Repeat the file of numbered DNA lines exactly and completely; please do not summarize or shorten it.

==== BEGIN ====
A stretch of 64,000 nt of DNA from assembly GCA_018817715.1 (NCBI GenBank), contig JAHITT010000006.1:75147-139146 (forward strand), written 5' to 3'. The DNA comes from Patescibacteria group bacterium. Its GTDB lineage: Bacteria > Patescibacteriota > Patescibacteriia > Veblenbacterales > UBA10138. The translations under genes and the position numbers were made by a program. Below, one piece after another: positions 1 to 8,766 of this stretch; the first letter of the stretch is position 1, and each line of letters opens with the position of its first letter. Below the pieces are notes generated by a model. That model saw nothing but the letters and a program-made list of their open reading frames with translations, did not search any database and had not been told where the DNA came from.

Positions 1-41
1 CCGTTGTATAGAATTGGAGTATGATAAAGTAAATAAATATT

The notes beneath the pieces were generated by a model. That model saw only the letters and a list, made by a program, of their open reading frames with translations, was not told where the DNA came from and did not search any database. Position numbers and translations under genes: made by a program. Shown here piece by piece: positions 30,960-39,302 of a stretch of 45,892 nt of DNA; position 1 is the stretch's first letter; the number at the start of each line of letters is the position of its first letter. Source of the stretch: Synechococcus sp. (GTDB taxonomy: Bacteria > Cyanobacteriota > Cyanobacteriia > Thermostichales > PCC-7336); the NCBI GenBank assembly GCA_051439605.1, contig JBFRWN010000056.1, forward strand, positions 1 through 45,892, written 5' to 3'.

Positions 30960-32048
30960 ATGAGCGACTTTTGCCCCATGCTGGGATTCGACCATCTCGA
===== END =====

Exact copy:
A stretch of 64,000 nt of DNA from assembly GCA_018817715.1 (NCBI GenBank), contig JAHITT010000006.1:75147-139146 (forward strand), written 5' to 3'. The DNA comes from Patescibacteria group bacterium. Its GTDB lineage: Bacteria > Patescibacteriota > Patescibacteriia > Veblenbacterales > UBA10138. The translations under genes and the position numbers were made by a program. Below, one piece after another: positions 1 to 8,766 of this stretch; the first letter of the stretch is position 1, and each line of letters opens with the position of its first letter. Below the pieces are notes generated by a model. That model saw nothing but the letters and a program-made list of their open reading frames with translations, did not search any database and had not been told where the DNA came from.

Positions 1-41
1 CCGTTGTATAGAATTGGAGTATGATAAAGTAAATAAATATT

The notes beneath the pieces were generated by a model. That model saw only the letters and a list, made by a program, of their open reading frames with translations, was not told where the DNA came from and did not search any database. Position numbers and translations under genes: made by a program. Shown here piece by piece: positions 30,960-39,302 of a stretch of 45,892 nt of DNA; position 1 is the stretch's first letter; the number at the start of each line of letters is the position of its first letter. Source of the stretch: Synechococcus sp. (GTDB taxonomy: Bacteria > Cyanobacteriota > Cyanobacteriia > Thermostichales > PCC-7336); the NCBI GenBank assembly GCA_051439605.1, contig JBFRWN010000056.1, forward strand, positions 1 through 45,892, written 5' to 3'.

Positions 30960-32048
30960 ATGAGCGACTTTTGCCCCATGCTGGGATTCGACCATCTCGA